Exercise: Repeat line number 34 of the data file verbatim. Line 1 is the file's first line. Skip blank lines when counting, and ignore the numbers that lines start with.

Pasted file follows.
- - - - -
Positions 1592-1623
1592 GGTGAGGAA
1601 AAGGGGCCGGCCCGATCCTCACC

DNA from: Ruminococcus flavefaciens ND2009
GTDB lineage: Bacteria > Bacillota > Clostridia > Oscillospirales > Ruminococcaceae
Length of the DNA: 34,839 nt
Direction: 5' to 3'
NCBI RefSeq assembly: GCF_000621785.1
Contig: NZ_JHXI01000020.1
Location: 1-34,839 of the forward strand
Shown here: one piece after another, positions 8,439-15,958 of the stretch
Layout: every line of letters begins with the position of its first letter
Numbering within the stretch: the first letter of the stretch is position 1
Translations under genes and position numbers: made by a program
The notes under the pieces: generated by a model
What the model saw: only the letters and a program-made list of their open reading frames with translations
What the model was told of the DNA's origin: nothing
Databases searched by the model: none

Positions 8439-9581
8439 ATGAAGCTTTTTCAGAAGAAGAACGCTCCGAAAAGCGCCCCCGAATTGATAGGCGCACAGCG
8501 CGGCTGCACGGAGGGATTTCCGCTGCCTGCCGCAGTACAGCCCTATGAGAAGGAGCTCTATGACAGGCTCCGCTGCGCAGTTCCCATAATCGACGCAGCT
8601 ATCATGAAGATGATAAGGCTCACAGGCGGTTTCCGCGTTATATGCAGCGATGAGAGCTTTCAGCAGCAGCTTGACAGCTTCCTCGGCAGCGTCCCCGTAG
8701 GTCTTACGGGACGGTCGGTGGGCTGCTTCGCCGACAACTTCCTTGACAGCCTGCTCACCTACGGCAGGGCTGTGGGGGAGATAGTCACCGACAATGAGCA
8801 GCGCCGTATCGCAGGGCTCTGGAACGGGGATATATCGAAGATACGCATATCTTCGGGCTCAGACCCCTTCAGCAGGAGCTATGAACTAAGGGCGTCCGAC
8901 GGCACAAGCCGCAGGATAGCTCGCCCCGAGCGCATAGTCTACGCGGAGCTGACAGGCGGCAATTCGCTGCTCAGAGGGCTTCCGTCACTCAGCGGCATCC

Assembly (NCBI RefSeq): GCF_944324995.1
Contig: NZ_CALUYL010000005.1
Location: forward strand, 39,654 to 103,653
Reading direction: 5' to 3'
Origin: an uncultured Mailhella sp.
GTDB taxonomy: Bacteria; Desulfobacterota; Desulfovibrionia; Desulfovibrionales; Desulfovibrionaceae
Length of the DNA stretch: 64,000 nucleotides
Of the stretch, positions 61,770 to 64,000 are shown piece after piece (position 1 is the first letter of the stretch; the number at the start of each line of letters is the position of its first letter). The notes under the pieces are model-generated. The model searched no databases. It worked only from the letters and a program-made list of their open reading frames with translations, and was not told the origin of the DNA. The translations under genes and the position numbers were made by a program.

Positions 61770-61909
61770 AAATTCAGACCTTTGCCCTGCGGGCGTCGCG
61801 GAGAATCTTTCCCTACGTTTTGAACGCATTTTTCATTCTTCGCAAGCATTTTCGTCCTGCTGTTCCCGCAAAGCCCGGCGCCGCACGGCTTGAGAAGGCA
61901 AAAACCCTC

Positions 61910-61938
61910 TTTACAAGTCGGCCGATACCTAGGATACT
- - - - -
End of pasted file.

Positions 61770-61909